Editorial: Imbalance on the Board of Regents


According to a Daily Iowan article published on Wednesday, Regent and University of Iowa alumnus Robert Downer has reached the end of his term. Along with Downer, Regent Hannah Walsh — a UI student representative — will also end her term on the board.

With the departure of Downer and Walsh, the state Board of Regents will be losing two members with the closest ties to Iowa City and the UI.

In the reflection piece published by the DI, Downer said, “I always say that I’m neutral except for four hours every fall.” Of course, Downer was referring to the Iowa-Iowa State football game.

Conversely, many have reason to be concerned.

Despite most regents trying to remain unbiased in their thoughts about given isues, it is human nature and the nature of politics that this is not always the case. The loss of two individuals with strong ties to the UI could very well prove detrimental to the university. Because Gov. Terry Branstad’s nominated new regents were approved earlier this month, there will be no Iowa City residents on the board.

What makes this whole scenario worse, however, is the introduction of the new funding proposal that would base 60 percent of funding on in-state undergraduate student enrollment.

According to the latest regents’ statistics, the UI is the institution with the highest degree of state funding — an honor that the school and its students do not take lightly.

But with 54 percent of the undergraduate population at the UI considered residents, it has the lowest percentage of resident students of the three major universities. The university would be faced with the complications associated with losing this funding and that, argues Walsh, is problematic.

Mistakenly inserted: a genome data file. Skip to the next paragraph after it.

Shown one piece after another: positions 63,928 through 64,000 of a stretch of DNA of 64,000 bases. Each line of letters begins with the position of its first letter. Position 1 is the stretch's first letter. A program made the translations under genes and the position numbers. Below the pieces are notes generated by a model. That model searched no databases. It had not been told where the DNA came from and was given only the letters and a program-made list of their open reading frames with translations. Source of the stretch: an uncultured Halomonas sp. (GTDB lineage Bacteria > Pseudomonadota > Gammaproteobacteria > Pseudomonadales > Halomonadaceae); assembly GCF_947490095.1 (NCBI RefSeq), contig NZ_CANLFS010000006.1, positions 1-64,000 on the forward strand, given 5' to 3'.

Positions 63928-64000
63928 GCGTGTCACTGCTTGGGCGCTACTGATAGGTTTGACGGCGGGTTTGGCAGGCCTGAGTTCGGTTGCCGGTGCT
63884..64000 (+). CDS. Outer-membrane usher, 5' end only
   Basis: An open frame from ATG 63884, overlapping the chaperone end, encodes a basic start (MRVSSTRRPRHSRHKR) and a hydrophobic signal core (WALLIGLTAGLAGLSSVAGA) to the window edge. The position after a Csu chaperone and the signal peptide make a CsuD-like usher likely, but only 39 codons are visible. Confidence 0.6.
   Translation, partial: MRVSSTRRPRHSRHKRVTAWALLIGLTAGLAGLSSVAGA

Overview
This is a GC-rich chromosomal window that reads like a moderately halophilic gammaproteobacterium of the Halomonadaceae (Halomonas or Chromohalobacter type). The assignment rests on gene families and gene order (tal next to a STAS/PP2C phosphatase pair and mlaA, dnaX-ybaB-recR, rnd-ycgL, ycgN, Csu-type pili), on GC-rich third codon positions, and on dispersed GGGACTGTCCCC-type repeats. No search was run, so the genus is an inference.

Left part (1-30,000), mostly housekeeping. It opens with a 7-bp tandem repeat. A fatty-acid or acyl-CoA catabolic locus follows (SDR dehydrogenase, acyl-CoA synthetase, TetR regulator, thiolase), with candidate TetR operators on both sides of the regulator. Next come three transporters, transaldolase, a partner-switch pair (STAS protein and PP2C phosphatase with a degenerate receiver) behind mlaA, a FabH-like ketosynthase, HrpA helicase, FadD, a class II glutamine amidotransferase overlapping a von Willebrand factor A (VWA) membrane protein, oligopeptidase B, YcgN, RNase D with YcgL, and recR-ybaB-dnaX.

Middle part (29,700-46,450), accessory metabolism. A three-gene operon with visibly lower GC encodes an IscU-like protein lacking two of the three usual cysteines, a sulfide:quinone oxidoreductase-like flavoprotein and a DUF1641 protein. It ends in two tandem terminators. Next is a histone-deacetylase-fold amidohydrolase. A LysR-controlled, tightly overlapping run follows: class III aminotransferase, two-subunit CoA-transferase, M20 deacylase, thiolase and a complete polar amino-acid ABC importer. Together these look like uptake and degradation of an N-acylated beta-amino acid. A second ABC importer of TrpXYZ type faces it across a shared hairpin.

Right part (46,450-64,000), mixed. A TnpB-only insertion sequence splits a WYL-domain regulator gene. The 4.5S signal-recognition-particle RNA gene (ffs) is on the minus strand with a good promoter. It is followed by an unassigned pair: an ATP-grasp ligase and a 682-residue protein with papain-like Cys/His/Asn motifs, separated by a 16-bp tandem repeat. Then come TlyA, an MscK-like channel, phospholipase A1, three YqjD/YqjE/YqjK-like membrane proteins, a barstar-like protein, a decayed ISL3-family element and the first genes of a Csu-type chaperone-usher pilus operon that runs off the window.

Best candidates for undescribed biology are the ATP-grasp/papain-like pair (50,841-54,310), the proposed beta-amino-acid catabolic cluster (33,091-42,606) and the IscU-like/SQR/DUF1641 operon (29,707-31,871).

Walsh, after voting in favor of the funding proposal last year, has since come to regret her decision, poignantly saying, “We cannot tear down one university to build up two.”

She elaborated, admitting that as a regent, one tries hard to represent all students regardless of university. But the simple fact of the matter is that it’s nearly impossible to do so.

Furthermore, there will be only one registered Democrat on the board — further increasing the potential for one-sided votes.

The DI Editorial Board believes the choices of the governor will likely do great things for the regents and for the state. However, the new members and the rest of the regents will have to be extremely cautious in their decisions to ensure that all state universities are represented equally.

We fear that without a member of the Iowa City community on the board, biased proposals may be passed, and the UI may feel the brunt of these issues.

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